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Santa Rosa Snippets - Quality of Life - by Elaine B. Holtz - September 2017

The Santa Rosa City Council endorsed City staff recommendations to proceed with enforcing “quality of life ordinance violations.”By doing this the violations will be raised from infractions which carried a $250 fine and no jail time to a misdemeanor with fines up to $1,000. and six months in jail. Because the ordinance was already on the books, no vote was needed. The dissenting voice came from Councilwoman Julie Combs and the public.

According to Combs this move would criminalize finding a place to sleep and going to the bathroom. “We have to find better ways then criminalizing homeless in addressing the issue,” said Combs. Carolyn Epple, homeless advocate and one of the creators of Remembrance Village, originally called Camp Michela named in honor of Michela Wooldridge, a homeless single mother who was murdered in 2012, was outraged and believes evoking the ordinance and raising it to a misdemeanor was a “crime again humanity, arresting and fining people already stressed trying to find a place to sleep or go to the bathroom. ”Epple along with other members of the community suggested the city might look at some of the empty buildings and start thinking about turning them into units run by the city that would provide housing for the homeless. In conclusion, the homeless situation is sad and needs to be resolved in a way that helps people get their basic needs met. I cannot help but think, “There but poor fortune go you or I.” One never knows, do they?

“The Power of the People is stronger than the People in Power” Over 300 people gathered in Courtyard Square in downtown Santa Rosa in solidarity with over 600 protests nationwide, “No Nazis, No KKK, No Fascist USA!” speaking out against what happened in Charlottesville, Virginia. A special shout out to organizers Laura Gonzales, a local activist and educator and Carolyn Eppel, a member of Homeless Action after hearing the news of the acts of terrorism in Charlottesville, Virginia organized the march.

A young 32-year-old woman, Heather Heyer was killed by a car during a counter-protest against white nationalists in Charlottesville, the victim’s mother, Susan Bro, delivered a poignant speech about her daughter’s conviction for battling injustice at her daughter’s funeral.Here is part of her statement, “Find what’s wrong. Don’t ignore it, don’t look the other way,” she said. “You make a point to look at it and say to yourself, ‘What can I do to make a difference?’ And that’s how you’re going to make my child’s death worthwhile. I’d rather have my child, but by golly, if I gotta give her up, we’re going to make it count.” You can hear the interview with Laura Gonzales about the protest in Santa Rosa on the radio show,“Women’s Spaces”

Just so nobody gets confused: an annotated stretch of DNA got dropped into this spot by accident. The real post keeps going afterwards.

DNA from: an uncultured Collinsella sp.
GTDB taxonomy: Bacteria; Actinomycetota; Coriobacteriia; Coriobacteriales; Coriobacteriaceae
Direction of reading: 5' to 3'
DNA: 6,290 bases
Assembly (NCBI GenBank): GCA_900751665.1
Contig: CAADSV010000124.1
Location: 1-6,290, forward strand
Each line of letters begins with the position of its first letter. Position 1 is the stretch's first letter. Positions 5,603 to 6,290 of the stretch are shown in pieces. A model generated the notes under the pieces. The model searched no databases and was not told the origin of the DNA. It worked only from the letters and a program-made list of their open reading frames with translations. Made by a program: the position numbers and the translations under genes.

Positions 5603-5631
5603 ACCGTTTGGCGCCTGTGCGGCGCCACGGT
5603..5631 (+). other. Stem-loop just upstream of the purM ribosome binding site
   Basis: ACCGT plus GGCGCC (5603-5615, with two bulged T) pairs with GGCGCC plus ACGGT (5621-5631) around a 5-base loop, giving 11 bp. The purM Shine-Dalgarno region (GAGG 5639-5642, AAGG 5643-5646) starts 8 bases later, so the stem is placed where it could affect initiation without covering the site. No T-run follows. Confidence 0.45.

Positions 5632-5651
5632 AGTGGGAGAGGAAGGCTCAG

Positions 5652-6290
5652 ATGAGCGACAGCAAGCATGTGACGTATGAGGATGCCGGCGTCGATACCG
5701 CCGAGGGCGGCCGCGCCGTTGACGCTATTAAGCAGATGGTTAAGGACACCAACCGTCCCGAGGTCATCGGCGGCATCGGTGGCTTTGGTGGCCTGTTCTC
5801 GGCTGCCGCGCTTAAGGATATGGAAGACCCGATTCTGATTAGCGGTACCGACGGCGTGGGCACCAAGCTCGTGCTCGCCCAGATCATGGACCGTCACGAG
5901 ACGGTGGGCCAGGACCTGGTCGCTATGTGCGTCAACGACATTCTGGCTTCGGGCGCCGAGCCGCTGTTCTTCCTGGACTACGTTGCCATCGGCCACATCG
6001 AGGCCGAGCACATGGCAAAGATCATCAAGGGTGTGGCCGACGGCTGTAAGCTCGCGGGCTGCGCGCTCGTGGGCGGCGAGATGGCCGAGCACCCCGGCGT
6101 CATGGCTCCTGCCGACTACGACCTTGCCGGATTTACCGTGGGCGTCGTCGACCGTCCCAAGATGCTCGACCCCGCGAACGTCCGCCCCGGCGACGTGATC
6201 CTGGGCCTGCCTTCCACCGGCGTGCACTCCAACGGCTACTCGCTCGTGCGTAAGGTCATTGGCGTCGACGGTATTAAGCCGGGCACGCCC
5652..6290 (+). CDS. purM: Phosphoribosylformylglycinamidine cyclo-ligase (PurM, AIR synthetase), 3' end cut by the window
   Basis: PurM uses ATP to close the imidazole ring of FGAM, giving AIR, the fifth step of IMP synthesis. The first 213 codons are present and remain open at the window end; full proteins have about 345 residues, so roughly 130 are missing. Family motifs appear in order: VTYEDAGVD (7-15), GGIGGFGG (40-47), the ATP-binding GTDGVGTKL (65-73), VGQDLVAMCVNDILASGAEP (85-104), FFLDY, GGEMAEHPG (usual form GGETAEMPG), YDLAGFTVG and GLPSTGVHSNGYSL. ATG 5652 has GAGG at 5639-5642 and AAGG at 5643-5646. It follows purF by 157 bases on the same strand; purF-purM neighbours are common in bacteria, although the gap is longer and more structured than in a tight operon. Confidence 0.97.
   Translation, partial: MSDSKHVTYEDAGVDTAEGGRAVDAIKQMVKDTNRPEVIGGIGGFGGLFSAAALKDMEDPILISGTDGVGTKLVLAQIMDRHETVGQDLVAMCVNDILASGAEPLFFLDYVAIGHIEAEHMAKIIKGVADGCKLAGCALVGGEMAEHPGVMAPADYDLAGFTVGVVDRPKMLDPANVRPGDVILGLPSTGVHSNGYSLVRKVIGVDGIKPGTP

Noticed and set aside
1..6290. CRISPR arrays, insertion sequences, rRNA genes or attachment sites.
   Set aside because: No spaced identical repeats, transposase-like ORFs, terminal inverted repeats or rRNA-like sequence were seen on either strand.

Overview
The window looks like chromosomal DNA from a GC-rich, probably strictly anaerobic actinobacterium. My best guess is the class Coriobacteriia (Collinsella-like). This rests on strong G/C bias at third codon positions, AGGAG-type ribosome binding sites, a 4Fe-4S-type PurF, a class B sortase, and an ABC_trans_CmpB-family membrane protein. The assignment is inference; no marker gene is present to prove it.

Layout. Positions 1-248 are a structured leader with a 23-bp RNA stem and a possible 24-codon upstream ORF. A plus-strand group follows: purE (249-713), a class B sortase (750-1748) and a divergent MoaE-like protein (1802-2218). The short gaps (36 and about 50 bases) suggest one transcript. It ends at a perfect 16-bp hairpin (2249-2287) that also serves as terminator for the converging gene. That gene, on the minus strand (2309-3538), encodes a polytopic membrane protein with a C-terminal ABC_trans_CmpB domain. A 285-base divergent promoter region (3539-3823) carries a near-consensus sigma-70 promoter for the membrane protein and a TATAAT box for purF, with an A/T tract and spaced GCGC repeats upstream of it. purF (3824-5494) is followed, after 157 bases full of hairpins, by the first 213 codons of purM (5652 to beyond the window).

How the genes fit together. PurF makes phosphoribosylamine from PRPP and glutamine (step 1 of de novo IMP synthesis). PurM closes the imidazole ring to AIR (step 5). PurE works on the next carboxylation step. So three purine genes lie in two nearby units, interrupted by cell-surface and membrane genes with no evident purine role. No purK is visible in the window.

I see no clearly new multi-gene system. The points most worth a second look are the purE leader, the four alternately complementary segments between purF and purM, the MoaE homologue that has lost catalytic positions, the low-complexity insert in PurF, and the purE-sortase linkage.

Beauty is in the eyes of the beholder, Junk Art at its finest I just have to tell everyone about a “Junk Art Exhibit” my partner Ken and I were invited to. I thought to myself, “Junk Art?” Much to my surprise I discovered this great art exhibit with some of the most unusual art that evoked feelings and immigration that was created out of Junk, by artist 3D-Edddy (yes, 3 d’s) who is known throughout the country for his Outdoor Junk Art Gallery, right here in Santa Road on Ludwig Road. What I saw displayed was a variety of unusual yet creative, beautiful, and spiritual and mystical pieces created from the variety of pieces that he brought together out of the junk that was also on display. We enjoyed the wishing well with a figurine of Aladdin and his magic lamp and we both made a wish, it was so magical.

The good news is we found out that 3D Edddy and his wife Nassu, who provides great tours and history of the pieces, have decided to share his junk art with the public and are having weekly tours on Sunday from 11-4 and the public is welcome. The gallery is open every Sunday from 11-4; it’s free and located at 1054 Ludwig in Santa Rosa. We think we have to travel far to be inspired when often times it is right around the corner waiting for you.

Something to think about “Women, if the soul of the nation is to be saved, I believe that you must become its soul. ”Coretta Scott King, who was an American author, activist, civil rights leader, and the wife of Martin Luther King, Jr. from 1953 until his death in 1968. She helped lead the Civil Rights Movement in the 1960’s and was an accomplished singer who often incorporated music into her civil rights work.

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